Israeli author and activist David Grossman’s writings have been translated into 45 languages and garnered him myriad accolades, including the UK’s International Booker Prize. His 20-year-old son was killed by an anti-tank missile during the 2006 Lebanon War, two days after Grossman and his fellow writers had urged the government to agree to a cease-fire—and near the end of his composition of what many regard as his masterpiece, To the End of the Land, a novel about a woman running from her certainty that her son has died in combat. In this tender and insightful portrait of a captivating subject, Adi Arbel observes Grossman lecturing, conducting research, meeting with translators, and speaking eloquently on the nexus of art and existence, concluding that “the only way we can contemplate the emptiness of death, and at the same time feel the fullness of life, is by writing.”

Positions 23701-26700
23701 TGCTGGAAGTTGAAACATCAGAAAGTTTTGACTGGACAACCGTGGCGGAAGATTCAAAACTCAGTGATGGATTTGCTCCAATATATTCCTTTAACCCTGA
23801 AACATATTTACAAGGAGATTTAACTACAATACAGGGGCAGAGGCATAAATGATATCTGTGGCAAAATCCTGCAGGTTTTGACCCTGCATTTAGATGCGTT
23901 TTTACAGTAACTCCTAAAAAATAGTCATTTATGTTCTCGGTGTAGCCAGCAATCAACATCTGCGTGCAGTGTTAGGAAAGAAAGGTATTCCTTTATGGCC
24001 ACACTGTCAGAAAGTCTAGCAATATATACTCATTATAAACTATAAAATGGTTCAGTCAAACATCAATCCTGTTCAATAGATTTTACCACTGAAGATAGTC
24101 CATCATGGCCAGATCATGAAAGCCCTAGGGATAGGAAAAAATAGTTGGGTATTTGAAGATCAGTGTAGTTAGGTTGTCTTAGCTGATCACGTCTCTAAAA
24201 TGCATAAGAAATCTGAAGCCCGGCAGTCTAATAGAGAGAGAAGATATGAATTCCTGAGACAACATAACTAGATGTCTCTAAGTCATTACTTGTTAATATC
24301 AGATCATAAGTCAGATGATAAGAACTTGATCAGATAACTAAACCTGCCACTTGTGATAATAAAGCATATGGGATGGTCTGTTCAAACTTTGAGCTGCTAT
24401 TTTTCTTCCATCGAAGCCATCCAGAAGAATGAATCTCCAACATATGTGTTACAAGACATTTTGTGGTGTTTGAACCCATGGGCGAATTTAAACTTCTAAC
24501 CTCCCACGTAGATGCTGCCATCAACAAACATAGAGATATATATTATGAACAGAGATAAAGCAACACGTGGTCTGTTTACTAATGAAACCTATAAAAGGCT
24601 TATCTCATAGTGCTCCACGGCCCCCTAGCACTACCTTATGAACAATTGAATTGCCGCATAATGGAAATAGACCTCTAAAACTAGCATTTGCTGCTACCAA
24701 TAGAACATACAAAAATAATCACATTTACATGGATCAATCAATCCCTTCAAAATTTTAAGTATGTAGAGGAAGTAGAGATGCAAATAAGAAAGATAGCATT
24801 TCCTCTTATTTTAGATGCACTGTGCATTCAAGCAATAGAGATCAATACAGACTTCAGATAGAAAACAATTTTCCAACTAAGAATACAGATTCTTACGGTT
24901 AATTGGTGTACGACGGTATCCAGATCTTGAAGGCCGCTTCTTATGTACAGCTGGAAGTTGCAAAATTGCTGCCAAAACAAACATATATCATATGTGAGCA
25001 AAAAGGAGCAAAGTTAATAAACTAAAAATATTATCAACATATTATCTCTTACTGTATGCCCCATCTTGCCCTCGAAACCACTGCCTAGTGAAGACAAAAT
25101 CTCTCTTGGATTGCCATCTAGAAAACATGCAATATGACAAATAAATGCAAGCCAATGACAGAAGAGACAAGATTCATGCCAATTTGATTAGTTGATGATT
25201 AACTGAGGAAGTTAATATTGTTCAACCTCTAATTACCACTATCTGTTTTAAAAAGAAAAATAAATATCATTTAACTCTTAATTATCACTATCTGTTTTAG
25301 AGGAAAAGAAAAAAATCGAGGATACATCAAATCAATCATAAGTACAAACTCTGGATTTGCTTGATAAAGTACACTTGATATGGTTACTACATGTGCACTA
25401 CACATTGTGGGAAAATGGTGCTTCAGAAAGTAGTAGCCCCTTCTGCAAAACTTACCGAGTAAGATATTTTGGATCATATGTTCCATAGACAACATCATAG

The Last Chapter of A.B. Yehoshua
Writer A.B. Yehoshua, one of the key figures of the Israeli New Wave, has been called “the Israeli Faulkner” by The New York Times. Now 84 and widowed, he struggles with loneliness and health setbacks, yet his mind remains agile and his perspective clear. Filmmaker Yair Qedar, known for his involvement with the wide-ranging documentary cycle The Hebrews (exploring the Jewish and Hebrew literary canon), attentively follows Yehoshua with his camera as the illustrious author reflects on his mortality, his complicated heritage (having been born in Jerusalem to a Sephardic father and a Moroccan mother), and his belief that Jews and Arabs are both paralyzed by the past (his prescription: “a little dementia” all around). Sharp-witted and tart-tongued, Yehoshua stands as a source of inspiration, a living testament to wholehearted engagement with the world.